Sunday nights are a special time around my house back at home in Wheaton, Illinois. They are a time when my family all gets together and has dinner as a group. It is a time when we all get to talk and share our stories of how our weeks went, what is to come in the following week, and other various topics. This whole Sunday night ritual always takes place in our dining room.
The dining room is attached to our kitchen; it is a small room, just large enough to fit our large oak dining room table. Around the table sits six large, old, creaky chairs. Week after week, year after year, we are always in the same formation around that table. My father sits at the head of the table, it is a position that illustrates respect and is furthest away from the kitchen, perhaps saying he wants nothing to do with the cooking and cleaning up duties. He is always first to sit down and the last to leave the table, because he enjoys his time with the family so much he wants to make it as long as possible. My mother sits on the opposite end of the table, the closest seat to the kitchen, which makes perfect sense because she is always the last person to be seated and is constantly getting up to get something from the kitchen. On the other side of the table sits my little nine-year old brother, he sits next to my dad because he is always in his shadow, he looks up to him and imitates nearly everything he does. He sits next to the furthest from the kitchen because he is not much of any help with the cooking or serving. Across from my brother sits my sixteen-year old sister and I. We are near to my mother because we help her cook and clear the table.
The grand oak table and chairs is what we eat this feast upon. The table is significant in many ways; it has been passed down from generation to generation of women in my mother’s family. My mother’s great, great grandmother’s uncle made it for her and her husband as a wedding gift back in the early 1900’s. The table has legs, which are etched with a floral design, each leg is like a small detailed sculpture done with extraordinary craftsmanship and care. The tabletop is smooth with three small cracks towards the left edge; there are a few small scratches from other everyday wear and tear suffered in the past one hundred years. The table smells like oak and reminds you of being out in the woods up in Wisconsin. One day this dining room table will be passed on to myself to use when I have my own family.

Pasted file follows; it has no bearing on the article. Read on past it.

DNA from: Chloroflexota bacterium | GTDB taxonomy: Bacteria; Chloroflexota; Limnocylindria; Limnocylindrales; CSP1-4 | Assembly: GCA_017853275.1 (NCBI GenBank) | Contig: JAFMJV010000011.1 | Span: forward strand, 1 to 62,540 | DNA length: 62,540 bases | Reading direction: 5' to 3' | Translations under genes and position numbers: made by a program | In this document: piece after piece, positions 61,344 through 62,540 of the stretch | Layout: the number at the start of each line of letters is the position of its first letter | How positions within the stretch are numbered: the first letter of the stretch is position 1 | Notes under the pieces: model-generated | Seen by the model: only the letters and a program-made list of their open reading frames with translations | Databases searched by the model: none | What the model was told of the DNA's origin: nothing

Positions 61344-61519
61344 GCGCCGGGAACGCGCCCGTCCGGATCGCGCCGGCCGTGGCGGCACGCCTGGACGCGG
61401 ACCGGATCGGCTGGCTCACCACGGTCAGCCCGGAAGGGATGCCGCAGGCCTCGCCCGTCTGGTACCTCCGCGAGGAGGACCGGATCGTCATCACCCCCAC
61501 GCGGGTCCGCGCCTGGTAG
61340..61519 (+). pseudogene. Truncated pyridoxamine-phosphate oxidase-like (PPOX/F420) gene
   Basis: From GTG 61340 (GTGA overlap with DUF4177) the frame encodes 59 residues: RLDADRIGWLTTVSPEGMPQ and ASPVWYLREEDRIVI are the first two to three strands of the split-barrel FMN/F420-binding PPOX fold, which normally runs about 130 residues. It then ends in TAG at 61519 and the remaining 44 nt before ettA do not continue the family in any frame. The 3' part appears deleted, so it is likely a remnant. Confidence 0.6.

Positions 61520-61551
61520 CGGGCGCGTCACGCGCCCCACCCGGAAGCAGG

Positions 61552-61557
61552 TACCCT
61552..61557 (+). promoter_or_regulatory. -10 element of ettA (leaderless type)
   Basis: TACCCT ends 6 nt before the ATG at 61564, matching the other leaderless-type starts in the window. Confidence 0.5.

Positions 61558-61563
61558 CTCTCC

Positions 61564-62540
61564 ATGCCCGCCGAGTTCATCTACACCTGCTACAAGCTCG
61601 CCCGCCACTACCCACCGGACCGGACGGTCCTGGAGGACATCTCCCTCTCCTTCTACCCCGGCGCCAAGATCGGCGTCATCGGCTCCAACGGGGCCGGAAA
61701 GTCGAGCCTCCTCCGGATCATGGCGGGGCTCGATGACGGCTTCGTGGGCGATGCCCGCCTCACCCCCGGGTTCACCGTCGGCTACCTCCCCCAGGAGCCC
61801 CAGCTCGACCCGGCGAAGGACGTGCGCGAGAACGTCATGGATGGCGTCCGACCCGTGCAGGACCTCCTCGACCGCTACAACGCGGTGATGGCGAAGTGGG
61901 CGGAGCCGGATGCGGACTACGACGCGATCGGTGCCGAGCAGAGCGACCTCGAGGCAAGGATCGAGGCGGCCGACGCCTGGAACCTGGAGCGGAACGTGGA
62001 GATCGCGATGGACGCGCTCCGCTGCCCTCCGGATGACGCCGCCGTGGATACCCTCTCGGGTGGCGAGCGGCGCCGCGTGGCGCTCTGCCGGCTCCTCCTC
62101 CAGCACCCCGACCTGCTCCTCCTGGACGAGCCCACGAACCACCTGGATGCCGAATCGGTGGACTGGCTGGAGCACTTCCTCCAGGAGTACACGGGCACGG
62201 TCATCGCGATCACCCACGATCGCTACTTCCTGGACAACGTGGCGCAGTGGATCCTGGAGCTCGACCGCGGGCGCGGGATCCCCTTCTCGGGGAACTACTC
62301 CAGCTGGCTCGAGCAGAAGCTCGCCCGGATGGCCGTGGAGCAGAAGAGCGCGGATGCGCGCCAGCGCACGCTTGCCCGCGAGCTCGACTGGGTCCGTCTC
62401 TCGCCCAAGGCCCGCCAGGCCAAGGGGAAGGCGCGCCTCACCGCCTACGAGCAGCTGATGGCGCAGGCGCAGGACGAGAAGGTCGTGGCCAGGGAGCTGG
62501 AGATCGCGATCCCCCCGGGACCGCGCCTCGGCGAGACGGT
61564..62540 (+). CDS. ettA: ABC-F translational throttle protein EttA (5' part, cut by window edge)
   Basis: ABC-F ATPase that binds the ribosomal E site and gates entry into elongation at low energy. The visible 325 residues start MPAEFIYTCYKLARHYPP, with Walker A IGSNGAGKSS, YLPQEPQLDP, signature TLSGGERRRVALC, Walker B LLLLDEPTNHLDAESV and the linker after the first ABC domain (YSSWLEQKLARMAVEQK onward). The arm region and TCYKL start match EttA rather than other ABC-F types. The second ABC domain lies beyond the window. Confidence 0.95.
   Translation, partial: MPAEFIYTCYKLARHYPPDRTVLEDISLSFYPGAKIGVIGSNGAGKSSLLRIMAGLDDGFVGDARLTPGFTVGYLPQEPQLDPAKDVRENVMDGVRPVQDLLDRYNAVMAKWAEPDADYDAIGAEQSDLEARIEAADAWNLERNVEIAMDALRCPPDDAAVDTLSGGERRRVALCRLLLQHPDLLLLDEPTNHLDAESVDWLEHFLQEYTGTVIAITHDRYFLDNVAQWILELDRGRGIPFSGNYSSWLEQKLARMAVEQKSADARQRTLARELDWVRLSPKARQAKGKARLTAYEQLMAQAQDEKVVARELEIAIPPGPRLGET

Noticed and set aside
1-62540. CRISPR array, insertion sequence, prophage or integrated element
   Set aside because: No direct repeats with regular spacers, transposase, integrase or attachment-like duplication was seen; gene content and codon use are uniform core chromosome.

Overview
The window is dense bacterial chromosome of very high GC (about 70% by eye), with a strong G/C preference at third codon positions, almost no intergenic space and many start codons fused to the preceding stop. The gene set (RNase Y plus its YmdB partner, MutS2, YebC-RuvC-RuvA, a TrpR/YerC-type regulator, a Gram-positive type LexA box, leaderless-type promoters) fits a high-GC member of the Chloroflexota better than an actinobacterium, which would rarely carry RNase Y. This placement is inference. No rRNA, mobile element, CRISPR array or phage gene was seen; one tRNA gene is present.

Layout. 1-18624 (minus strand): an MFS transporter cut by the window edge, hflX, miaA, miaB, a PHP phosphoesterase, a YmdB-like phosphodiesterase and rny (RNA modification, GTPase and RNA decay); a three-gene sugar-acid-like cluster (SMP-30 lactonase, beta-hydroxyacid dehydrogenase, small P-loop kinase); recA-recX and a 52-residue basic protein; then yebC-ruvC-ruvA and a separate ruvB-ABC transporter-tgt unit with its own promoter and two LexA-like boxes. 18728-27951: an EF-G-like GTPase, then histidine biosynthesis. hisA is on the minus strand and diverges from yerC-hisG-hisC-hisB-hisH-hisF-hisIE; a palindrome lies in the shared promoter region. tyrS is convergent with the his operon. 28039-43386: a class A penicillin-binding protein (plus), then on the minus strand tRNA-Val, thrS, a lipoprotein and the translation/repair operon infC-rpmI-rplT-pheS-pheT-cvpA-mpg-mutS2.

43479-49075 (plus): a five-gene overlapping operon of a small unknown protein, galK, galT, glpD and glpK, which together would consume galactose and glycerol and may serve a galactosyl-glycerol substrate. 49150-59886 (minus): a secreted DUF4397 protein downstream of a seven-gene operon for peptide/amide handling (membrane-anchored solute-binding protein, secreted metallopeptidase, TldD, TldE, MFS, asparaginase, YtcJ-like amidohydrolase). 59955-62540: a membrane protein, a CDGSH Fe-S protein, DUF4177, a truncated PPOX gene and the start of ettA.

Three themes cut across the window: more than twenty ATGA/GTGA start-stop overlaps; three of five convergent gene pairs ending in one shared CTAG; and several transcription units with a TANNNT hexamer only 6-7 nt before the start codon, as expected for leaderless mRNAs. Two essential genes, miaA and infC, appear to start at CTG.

In the summertime, when the windows are open, the sounds of summer linger in the air. It never seems to cease, every night around five o’clock the melodic drifting music of the ice cream truck can be heard, as it is almost done intentionally, tempting the children with dessert. You can hear the children playing, balls bouncing, and the lawnmowers running. The air smells of fresh cut grass, which is a distinct smell that you only come across certain parts of the year. The air is humid and hot and makes your body feel sweaty and warm. The yellow room is lit with a faint, candle like colored glow, which comes from the light fixture up above the table. This is not just any ordinary fixture, it is from my father’s mother’s first house. The fixture is made of green and red glass, which casts reddish and greenish light on to the yellow walls. On these walls there are two paintings, one behind my father, is a painting of a garden. This is a painting done by my mother, because she is an artist. This is one of her earliest paintings, so looking at it reminds me of how much her work has improved since I was a child. The other painting, behind my brother, is a painting she traded an artist friend of hers for a painting of hers. This picture illustrates a barn and a farm scene in Iowa. We always find it quite funny because it is hung crookedly on the wall and my mother swears it is perfectly fine.
Sunday nights inside the dining room the sound of laughter can be heard echoing off the cold, yellow, plaster walls. My family has a great sense of humor and we are always laughing. We have a small dog; Joey who is always under the table begging and howling for whatever table scraps he can get his paws on. My little brother, who always seems to be the one to cave, slips him the remains of his steak and with great effort tries to pass his vegetables off to the dog, who turns his nose up to anything green. The hard, cold, wood floor creaks at the slightest movement and the pitter-patter of the dogs paws can be heard sneaking around under the table. The joyous room has the lingering aroma of fresh baked bread and steak. In an odd way, Sunday dinner tastes better than any other meal eaten that week, everything always tastes so fresh. The steak is always cooked on the rare side because that is how we all like it. The bread is moist and melts in your mouth. Toward the end of the meal you can smell the shortcakes baking in the oven, for strawberry shortcake with fresh strawberries that my mother purchased that morning from the local farmer’s market. A loud and obnoxious buzzing sound, the oven timer, alerts my mom that the shortcakes are done. It is perhaps the best part of the whole meal, a perfect way to end a Sunday night supper.